Chapter 1-Concepts in Biology

Chapter 1-Concepts in Biology - Chapter 1 Major Concepts in...

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Chapter 1:   Major Concepts in Biology Major Concepts in Biology 1. There is a structural hierarchy found in all living things    (Ch.  2 - 8) 2. Each higher level in this structural hierarchy exhibits  “emergent properties” (i.e., the whole is equal to MORE than the sum of its parts)   (Ch.  2 - 8) 3. The cell is the basic structural and functional unit of life (Ch. 7 - 8) 4. DNA is the hereditary code of life     (Ch. 16 - 19) 5. There is always a complementarity of structure and function         (most chapters) 6. Organisms continuously interact with their environment         (most chapters) 7. Survival depends on homeostasis which is a dynamic process         (most chapters) 8. The living world is characterized by diversity and unity;  (all chapters) The diversity is made more understandable by the science of taxonomy 9. All living things evolve as they adapt to survive in a changing  environment; evolution occurs through “natural selection” (Ch.  22-25) 10. Testable hypotheses are the hallmark of the Scientific Method (all chapters) 11. Science influences technology; technology impacts on society (all chapters) 1 of 9
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1.    The Structural Hierarchy in Living Things Life exhibits a high degree of order and organization. Living things are organized into a hierarchy of structural levels,  wherein each higher level is built from components in the level below. Organism (most complex level) Systems Organs Tissues Cells (= first level to exhibit characteristics of “life”) organelles molecules atoms (simplest level) 2.  Each higher level in this hierarchy exhibits “emergent properties.” In other words, with each step up the hierarchy novel (new)  properties emerge that were not present in the simpler levels of organization.  Simply stated: “The whole is equal to MORE than  the sum of its parts.” 3.  The cell is the basic structural and functional unit of all living things.  Living things exhibit all of the following characteristics: Boundaries: Every living organism must maintain its boundaries so that its internal environment remains distinct  from the external environment surrounding it. All cells are surrounded by a semi-permeable membrane that encloses its contents and  regulates the entry and exit of nutrients and wastes. Nutrition: Plants and animals require food for energy, growth, repair and proper body functioning. The life  functions concerned with obtaining and using food include:  ingestion, digestion, absorption and assimilation. Metabolism:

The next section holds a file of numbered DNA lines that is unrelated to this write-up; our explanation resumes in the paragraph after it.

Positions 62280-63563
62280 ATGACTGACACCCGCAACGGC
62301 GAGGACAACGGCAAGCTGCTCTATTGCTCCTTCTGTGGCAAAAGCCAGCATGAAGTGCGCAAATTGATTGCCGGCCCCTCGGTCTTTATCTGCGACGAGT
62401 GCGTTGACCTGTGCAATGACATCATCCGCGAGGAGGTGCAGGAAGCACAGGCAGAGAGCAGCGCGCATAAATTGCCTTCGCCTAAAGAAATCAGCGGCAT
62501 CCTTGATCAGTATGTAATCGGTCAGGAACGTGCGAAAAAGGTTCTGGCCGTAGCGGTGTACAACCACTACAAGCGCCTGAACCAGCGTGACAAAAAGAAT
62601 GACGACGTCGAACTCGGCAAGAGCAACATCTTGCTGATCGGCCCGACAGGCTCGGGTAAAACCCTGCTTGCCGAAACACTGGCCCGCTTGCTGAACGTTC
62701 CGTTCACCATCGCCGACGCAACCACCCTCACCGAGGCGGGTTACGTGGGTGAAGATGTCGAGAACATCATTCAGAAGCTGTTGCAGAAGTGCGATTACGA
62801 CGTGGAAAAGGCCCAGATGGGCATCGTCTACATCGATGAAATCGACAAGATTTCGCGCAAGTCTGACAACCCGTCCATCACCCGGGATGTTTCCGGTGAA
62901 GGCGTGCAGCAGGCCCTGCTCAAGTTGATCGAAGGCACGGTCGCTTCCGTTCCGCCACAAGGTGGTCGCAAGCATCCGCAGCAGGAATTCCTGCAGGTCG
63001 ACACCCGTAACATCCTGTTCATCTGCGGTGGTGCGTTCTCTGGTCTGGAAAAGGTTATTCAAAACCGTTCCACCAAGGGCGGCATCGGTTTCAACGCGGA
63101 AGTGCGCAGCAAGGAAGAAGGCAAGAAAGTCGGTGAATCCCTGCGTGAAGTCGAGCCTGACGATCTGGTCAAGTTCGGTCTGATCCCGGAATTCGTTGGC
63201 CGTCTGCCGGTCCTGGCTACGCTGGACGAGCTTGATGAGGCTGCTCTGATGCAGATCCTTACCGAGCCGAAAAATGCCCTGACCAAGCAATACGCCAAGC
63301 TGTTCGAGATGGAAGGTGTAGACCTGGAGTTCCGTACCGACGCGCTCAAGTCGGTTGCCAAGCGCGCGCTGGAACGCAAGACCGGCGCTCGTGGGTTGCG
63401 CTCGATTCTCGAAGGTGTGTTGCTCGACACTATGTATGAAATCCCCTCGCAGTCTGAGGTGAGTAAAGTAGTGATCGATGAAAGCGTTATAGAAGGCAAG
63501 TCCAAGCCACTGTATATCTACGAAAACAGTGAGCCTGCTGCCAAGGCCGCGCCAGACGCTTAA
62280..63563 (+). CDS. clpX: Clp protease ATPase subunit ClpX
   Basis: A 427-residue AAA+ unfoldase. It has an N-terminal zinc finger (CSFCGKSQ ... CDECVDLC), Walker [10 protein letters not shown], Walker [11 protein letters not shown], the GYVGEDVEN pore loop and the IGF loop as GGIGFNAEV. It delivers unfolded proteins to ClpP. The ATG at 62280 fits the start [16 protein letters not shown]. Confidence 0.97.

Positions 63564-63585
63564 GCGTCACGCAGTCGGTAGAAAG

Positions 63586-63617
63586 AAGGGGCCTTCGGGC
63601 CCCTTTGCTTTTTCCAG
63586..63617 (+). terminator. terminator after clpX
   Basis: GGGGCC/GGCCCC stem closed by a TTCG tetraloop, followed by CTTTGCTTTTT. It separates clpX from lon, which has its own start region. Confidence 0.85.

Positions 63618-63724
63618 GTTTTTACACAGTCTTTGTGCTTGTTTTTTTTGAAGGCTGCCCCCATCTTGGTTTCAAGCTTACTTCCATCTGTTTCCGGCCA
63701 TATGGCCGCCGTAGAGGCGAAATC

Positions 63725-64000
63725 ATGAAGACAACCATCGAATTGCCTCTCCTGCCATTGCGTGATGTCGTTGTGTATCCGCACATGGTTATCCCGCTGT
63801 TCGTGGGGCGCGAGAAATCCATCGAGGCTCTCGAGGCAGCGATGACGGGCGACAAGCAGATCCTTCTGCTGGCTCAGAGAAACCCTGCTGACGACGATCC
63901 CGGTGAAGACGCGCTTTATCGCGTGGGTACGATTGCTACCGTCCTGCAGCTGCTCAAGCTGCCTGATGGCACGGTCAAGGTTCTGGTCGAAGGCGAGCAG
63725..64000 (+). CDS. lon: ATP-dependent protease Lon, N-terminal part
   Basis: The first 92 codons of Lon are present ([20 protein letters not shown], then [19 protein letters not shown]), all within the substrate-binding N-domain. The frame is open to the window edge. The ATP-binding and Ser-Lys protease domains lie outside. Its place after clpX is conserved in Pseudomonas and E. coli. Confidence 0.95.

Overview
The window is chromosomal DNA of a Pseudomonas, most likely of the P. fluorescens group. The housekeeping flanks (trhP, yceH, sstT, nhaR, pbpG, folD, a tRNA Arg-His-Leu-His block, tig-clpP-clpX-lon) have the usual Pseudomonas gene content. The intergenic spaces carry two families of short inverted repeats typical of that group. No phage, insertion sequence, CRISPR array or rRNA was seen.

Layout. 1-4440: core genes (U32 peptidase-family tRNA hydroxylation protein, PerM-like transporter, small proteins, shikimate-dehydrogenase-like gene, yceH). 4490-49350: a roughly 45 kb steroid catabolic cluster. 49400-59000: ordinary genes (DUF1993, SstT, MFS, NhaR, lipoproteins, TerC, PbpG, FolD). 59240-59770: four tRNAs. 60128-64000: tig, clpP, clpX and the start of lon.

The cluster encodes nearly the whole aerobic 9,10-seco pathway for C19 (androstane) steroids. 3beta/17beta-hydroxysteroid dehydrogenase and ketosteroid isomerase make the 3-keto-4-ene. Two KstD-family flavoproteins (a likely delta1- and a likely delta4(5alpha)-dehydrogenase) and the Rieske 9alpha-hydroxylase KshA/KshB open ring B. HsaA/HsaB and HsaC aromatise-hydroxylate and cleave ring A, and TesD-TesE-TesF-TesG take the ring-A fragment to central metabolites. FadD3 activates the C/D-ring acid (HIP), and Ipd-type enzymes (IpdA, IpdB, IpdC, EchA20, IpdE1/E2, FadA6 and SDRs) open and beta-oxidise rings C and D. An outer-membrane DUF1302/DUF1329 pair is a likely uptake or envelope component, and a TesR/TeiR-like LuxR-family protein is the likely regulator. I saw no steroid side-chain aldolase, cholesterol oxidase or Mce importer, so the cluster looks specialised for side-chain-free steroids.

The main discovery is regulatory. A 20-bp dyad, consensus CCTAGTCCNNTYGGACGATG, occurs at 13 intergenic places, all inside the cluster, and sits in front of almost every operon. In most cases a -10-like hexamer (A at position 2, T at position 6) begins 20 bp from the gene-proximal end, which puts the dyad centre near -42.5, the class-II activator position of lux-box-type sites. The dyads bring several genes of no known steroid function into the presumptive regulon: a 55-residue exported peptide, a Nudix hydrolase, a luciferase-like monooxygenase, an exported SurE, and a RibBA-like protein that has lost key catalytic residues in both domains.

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This note was uploaded on 04/07/2008 for the course BIO 101 taught by Professor Stein during the Spring '07 term at South Carolina.

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Chapter 1-Concepts in Biology - Chapter 1 Major Concepts in...

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